Buddhists pray for safety of Australians amidst bushfires

Buddhists pray for safety of Australians amidst bushfires

‘Buddha Dharma will alleviate pains and sorrows”

The sufferings of Australians ravaged by the bushfires and the death of people and almost a billion animals, birds and other species is heart-rending, Manshin, the Venerable Abbess of Fo Guang Shan Buddhist Temple in Flatbush, East Auckland, has said.

Speaking at the Annual Reunion Dinner 2020 held at the Temple last evening (Saturday, January 11, 2020), she said that while the Reunion was a happy occasion bringing together hundreds of people of diverse cultures, languages and faiths, it was also “appropriate to pray for the unfortunate brothers and sisters who are our neighbours in Australia.”

“May Lord Buddha bring rains to end the bushfires destroying life and property in Australia. Our heart goes to the people there. We are sure that their misery will end soon,” she said.

Abbess Manshin also prayed for the victims of disasters and wars around the world, wishing that these miseries will cease disappear.

“In the past year, countries around the world not only faced extremities in weather conditions but also extreme violence and hatred.

“After many years of silence under the destruction by humankind, the Earth, which we have placed the most reliance for our survival, is now protesting,” she said.

Compassion of Buddha 

The Abbess’ speech, titled, ‘Dharma Talk,’ reinforced the teachings of Buddha and His followers.

As the top of the animal kingdom, humankind should have appreciated each other and worked together to overcome these natural disasters. However, wars and natural disasters have forced many refugees to seek asylum in Europe, she said.

“Looking at these life changing international calamities, it is really difficult to reconcile these events with the wisdom of humankind. We sincerely wish that we are able to utilise the compassion of the Buddha Dharma to dispel these pains and sorrows. We also hope that the intrinsic quality of love and peace in everyone will be released. With a heart filled with gratitude and appreciation, let us love each and every one on Earth and treasure our natural resources. With a heart filled with selflessness and equality, let us accept and care for those who are suffering,” she said.

Among the other speakers at the event were Race Relations Commissioner Meng Foon, Taiwan Economic and Cultural Office Director General Jeff Liu, Councillors Sharon Stewart and Adele White and Buddha’s Light International Association (BLIA) Northland President Lintao Yu.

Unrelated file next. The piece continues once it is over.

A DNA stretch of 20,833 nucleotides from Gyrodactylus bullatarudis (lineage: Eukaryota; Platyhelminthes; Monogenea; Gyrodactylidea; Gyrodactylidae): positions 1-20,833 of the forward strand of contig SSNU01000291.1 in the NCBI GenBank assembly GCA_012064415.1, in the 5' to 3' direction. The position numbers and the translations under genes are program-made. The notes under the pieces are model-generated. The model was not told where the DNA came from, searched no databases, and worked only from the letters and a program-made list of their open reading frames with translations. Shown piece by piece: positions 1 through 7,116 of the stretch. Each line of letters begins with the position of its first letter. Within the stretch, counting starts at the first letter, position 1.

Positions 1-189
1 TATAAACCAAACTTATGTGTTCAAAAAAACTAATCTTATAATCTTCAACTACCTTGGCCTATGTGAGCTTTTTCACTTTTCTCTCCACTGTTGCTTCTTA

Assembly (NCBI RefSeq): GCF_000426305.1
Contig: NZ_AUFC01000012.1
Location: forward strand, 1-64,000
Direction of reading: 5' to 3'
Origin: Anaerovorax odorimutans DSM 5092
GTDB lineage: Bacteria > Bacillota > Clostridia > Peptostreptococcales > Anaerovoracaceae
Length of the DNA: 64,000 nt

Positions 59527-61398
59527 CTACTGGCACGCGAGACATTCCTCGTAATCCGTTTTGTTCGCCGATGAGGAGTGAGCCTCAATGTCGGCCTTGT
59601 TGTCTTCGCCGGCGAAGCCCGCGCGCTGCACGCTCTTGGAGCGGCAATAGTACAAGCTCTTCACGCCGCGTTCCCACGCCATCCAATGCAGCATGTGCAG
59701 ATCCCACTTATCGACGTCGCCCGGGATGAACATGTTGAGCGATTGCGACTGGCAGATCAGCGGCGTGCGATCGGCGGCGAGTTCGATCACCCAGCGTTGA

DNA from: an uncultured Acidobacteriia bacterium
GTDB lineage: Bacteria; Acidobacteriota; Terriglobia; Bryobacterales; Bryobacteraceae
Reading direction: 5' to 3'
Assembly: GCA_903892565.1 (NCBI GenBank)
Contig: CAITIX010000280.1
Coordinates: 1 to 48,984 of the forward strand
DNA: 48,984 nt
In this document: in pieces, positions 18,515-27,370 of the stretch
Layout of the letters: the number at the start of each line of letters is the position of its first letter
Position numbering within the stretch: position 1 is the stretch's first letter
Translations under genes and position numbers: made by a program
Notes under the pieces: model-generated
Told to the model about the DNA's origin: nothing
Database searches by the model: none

Path to Happiness

Abbess Manshin said that the theme of the new Chinese Year, commencing on January 25, 2020 (Year of the Rat) has been designated by Fo Guang Shan Founder Venerable Master Hsing Yun as ‘Every Journey in this World is a Path to Happiness.’

“In today’s world, technological and medical advances have prolonged the human lifespan. However, such advances have also led to increasing estrangement and apathy among people. More and more people are feeling the lack of happiness and peace in their lives. I hope you will take the essence of ‘Happiness and Peace’  to your homes and spread it across the world, apply it to your daily lives, and be free from sorrow, worries, suffering, and trouble,” she said.

Some challenges

What is the purpose of our existence in this world? Is it to find happiness? Or to experience suffering? Of course, most people would say, “Happiness!”

“In reality, how many people actually enjoy happiness and peace? What we hear and see most often are the wails of grief over the catastrophes of this world. These include natural disasters and man-made calamities such as war, violence, famine, poverty, and various stresses and anxieties experienced in everyday life. Very few people think of life as truly happy,” she said.

Earlier, in a recorded video message, Master Hsing, “We very much treasure the next generation, caring for the legacy of Buddhism. For every Chinese person, while some will claim that their faith is Catholicism or Protestant, Buddhism is in their blood. Buddhism has almost become the religion of the elder generation, I hope that we can pass this invaluable bloodline to the next generation. The hope of Buddhism rests in the future, the next generation!”

He hoped people will leave behind past habitual tendencies and afflictions into the new beginning of the New Year and transform greed, hatred, and ignorance into meditative concentration and wisdom.

“If each day is spent wholesomely, it will surely be at ease, safe, and auspicious,” he said.

Pictures by Vicky Han, Fo Guang Shan Buddhist Temple New Zealand

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